It is a treat to be relished when Maggie O’Farrell produces a new novel, and this one matches all our previous expectations. It follows many of the features we have come to recognise as her special characteristics: the process of gradual revelation and realisation in her plot lines; and the managing of convergence and continuity between her characters.
This time her carefully crafted revelations are even more intricate, as she sets herself two parallel strands of narration: a contemporary couple getting to grips with their new baby, alternating with the more romantic story of a bohemian couple in post-war Soho. The contemporary narrative moves slowly, painfully slowly, with every hiccup and hysteric of the troubled infant dutifully detailed (too much information?); whereas the historic story takes on a more compelling pace, with the easygoing child of that milieu growing up apparently faster and less traumatically.
The two worlds were deliberately chosen to illustrate current fascinations of the author: the underside of the apparently staid 1950s, when John Deakin was taking his memorable photos of street corners in London, and women were beginning to make their way in the aggressive world of journalism; while in the modern era, despite the great leaps of progress for women, a new baby still has the ability to derail a mother’s life and mind, until she can get it all back on track.
The reader is inevitably searching for the eventual links between the two narratives; and, intriguingly, so is Ted, the contemporary father, hunting for these same explanations in his life, but cleverly the reader is just ahead of poor Ted in realising the inevitable denouement. When you can see you have only a few pages to go, and how on earth will the author resolve the conundrum, she teases you yet again with a ‘not quite yet’, until eventually the inevitable occurs. She has the magical power of making you turn straight back to the first page to reread with your new-found understanding of the whole shape of circumstances…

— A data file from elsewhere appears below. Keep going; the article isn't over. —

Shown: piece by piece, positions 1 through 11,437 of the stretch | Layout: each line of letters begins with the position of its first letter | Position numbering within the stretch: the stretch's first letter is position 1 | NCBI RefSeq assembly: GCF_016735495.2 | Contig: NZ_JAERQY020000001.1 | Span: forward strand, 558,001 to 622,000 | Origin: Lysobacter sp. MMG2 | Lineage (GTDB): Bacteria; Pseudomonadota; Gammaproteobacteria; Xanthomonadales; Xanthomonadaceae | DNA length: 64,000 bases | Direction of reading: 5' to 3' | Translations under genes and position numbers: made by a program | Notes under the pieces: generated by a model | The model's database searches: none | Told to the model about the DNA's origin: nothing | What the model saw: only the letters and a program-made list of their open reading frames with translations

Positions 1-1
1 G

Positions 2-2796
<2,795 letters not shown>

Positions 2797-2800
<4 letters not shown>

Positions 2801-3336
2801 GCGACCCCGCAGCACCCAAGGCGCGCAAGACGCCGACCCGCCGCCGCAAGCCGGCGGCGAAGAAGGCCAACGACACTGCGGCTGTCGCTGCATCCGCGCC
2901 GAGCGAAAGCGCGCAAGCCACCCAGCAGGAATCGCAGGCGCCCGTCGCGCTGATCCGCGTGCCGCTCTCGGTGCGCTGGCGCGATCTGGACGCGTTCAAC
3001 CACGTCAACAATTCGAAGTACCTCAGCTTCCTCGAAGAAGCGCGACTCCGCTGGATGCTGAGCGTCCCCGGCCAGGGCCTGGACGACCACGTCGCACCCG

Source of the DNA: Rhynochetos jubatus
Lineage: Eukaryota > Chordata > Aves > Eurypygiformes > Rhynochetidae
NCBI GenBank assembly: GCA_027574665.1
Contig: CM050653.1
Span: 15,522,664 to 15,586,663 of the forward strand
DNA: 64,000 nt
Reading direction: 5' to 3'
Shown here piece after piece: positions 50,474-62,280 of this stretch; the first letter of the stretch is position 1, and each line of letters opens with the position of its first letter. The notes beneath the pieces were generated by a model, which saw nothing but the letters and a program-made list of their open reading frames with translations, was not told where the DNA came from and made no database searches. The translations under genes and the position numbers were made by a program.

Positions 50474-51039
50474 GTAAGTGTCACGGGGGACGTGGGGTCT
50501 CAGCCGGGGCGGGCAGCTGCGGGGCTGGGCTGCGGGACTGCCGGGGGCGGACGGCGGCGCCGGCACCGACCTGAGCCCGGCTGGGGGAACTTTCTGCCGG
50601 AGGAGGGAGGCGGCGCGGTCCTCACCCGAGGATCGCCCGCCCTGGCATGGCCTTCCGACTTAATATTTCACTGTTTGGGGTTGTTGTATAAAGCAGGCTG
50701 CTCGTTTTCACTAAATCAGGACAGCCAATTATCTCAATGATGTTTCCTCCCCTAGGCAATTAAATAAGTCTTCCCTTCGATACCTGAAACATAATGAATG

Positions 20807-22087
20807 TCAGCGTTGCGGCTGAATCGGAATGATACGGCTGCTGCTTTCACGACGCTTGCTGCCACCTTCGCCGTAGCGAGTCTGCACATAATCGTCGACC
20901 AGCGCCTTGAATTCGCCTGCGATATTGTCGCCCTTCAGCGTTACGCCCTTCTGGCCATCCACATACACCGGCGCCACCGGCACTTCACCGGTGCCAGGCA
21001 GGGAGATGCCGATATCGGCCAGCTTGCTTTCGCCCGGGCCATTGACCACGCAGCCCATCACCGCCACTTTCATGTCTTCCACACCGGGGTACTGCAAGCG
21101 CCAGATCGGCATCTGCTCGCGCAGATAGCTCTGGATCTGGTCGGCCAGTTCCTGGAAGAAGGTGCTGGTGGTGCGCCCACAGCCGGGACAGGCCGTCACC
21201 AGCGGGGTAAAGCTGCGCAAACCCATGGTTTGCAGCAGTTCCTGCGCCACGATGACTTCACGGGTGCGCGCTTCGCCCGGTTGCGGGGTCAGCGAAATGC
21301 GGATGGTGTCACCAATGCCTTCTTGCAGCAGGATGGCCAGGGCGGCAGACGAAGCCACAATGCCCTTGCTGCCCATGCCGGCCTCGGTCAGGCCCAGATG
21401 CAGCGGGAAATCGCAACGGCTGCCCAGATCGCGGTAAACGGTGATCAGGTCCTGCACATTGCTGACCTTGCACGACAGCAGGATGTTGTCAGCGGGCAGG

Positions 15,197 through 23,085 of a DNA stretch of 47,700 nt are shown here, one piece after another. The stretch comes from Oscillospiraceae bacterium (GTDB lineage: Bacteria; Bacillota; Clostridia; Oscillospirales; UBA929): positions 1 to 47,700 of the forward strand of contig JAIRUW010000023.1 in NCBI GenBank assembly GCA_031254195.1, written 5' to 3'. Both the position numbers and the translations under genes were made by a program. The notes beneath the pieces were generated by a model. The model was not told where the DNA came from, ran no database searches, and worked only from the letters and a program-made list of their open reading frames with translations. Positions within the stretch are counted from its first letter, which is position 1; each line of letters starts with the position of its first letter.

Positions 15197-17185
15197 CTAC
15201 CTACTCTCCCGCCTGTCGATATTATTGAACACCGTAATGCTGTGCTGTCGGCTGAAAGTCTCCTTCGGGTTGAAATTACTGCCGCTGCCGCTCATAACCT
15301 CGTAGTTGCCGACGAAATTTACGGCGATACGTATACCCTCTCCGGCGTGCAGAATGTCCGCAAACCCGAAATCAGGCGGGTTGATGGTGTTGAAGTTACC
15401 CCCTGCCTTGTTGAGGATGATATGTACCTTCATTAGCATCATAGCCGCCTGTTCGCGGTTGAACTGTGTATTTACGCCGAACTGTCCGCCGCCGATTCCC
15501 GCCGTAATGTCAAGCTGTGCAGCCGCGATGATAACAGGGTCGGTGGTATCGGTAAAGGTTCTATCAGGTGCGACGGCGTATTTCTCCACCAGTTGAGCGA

In retrospect, my one reservation about the success of the revelations is the importance of names: had we been told all the adults’ names, the cat would have been out of the bag; so we knew the plot but not the names, whereas Ted knew the names but not the plot. But then there is the brilliant clue of the photo: only marginal to our understanding of events, but crucial to Ted’s unlocking of his story, and this is the cornerstone of the whole plot!
So apart from revelling in these two contrasting periods, what are the bigger themes of the plot? In the first place it’s about memory, and the compelling notion that memories of our childhood are suddenly triggered by producing our own firstborn. But at a deeper level it’s about identity: that our identity is set by our birth, and that we have a right to know every aspect of our childhood in order to understand our identity. These were clearly the meditations that drove Maggie O’Farrell’s imagination when her own new child was born.